Is a parking space worth dying for?
Does your commute feel like NASCAR? Slow it down!
Posted Sep 01, 2010
On Thursday night, a 51 year old San Francisco man was hospitalized after suffering life-threatening injuries in an apparent road rage dispute. Unfortunately, in the United States such incidents are not uncommon: Ricardo Martinez head of the National Highway Traffic Safety Administration (NHTSA) has declared road rage to be the number one traffic problem in the nation. According to the NHTSA 66 percent of all annual traffic fatalities are caused by aggressive driving. In fact, the evidence shows that there has been a 51 percent increase in aggressive driving incidents since 1990; resulting in an average of thousands of men, women, and children injured or killed each year.
Some of the increase in road rage is due to the increase in amount of driving in our society - the more we are on the road the more chances there are that incidents will occur. But there is also speculation that road rage is a culturally acquired phenomenon. For example, after concluding his research in 1997, Dr. Leon James, Professor of Psychology, from the University of Hawaii stated: "I discovered that many drivers I've worked with haven't learned the emotional skills they need to handle such routine emergency situations. The violation of their sense of personal freedom instantly arouses negative emotions that escalate in sequence from frustration to hostility to hatred. The fact is that aggressive driving is a cultural norm because our culture condones the expression of hostility whenever we feel wronged." For some, road rage is a result of intermittent explosive disorder (IED), a behavioral disorder characterized by extreme expressions of anger, often to the point of uncontrollable rage, that are disproportionate to the situation at hand.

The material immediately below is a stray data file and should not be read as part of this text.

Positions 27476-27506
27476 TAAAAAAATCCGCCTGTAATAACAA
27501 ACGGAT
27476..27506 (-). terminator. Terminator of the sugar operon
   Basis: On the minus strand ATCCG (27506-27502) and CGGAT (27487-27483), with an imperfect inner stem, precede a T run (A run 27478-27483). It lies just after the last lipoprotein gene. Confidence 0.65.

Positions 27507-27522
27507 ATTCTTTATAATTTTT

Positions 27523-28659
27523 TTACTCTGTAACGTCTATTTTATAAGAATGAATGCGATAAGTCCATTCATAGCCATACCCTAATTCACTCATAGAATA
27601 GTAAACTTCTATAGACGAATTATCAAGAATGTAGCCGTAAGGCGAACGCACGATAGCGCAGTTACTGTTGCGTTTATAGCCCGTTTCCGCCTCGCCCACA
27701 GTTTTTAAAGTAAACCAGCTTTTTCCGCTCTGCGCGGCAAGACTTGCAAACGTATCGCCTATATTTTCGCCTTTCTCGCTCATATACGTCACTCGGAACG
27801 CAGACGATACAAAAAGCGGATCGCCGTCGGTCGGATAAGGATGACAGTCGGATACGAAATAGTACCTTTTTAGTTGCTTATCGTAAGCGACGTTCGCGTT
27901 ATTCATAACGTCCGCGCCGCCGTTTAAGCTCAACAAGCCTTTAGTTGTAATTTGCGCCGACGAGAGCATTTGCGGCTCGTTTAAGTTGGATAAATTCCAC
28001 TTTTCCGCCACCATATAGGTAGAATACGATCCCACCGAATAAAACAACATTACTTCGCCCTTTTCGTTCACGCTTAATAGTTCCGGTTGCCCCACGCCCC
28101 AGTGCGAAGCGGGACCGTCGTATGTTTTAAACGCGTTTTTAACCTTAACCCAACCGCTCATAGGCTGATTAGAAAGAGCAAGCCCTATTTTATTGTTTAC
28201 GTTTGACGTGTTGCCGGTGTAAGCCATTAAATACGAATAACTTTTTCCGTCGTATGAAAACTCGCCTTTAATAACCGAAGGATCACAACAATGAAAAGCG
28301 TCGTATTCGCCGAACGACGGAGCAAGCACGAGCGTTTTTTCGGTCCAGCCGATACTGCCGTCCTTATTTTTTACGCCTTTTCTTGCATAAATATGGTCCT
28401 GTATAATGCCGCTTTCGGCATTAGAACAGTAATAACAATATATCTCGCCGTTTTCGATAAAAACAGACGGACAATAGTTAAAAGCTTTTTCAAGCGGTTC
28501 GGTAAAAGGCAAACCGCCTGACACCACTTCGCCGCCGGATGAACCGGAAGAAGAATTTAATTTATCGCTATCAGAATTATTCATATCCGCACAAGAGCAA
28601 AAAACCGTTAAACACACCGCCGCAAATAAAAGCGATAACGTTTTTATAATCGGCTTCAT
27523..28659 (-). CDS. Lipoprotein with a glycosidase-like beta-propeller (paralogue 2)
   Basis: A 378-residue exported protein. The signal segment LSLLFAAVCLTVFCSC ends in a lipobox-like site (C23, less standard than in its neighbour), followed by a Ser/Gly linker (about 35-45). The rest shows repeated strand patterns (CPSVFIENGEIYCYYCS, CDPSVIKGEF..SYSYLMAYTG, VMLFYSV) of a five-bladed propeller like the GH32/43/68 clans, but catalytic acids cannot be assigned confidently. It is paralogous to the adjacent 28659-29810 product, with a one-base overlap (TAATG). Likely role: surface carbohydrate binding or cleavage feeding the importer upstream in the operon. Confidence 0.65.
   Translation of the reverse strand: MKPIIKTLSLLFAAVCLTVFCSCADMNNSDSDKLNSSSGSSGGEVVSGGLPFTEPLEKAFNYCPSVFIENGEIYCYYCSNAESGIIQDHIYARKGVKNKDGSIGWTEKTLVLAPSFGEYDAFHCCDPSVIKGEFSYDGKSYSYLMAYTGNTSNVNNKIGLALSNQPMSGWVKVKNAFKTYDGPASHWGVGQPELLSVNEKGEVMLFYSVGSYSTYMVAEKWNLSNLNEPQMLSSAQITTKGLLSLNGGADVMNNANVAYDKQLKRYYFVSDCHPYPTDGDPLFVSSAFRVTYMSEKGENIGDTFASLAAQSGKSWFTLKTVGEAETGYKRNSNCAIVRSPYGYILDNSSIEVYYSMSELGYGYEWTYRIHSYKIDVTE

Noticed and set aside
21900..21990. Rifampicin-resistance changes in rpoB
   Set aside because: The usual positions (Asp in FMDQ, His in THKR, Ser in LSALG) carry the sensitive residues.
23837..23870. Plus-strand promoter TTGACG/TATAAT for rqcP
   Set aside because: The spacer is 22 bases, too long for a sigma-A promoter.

How do we prevent road rage from happening? There are a couple of prevention tips worth mentioning:
1. Get enough rest, as the national epidemic of lack of rest (sleep, meditation) is a contributing factor to road rage.
2. Plan ahead and add some cushion of time to your travel.
3. Your car is not an extension of you - work on having a healthy relationship with the vehicle that is simply a method of travel.
4. Don't use driving as a way of cooling off.
5. Don't listen to aggressive music or upsetting broadcasts that may increase your level of anger.
6. Loosen up your grip on the steering wheel, breathe, and take time to cool off if you find yourself getting upset.
7. Don't take traffic moves personally - bad driving is not about you!
8. Be polite and practice kindness, which can diffuse a situation and calm everyone down.
9. Work on your anger issues. This may involve going to therapy or group to help with anger issues.
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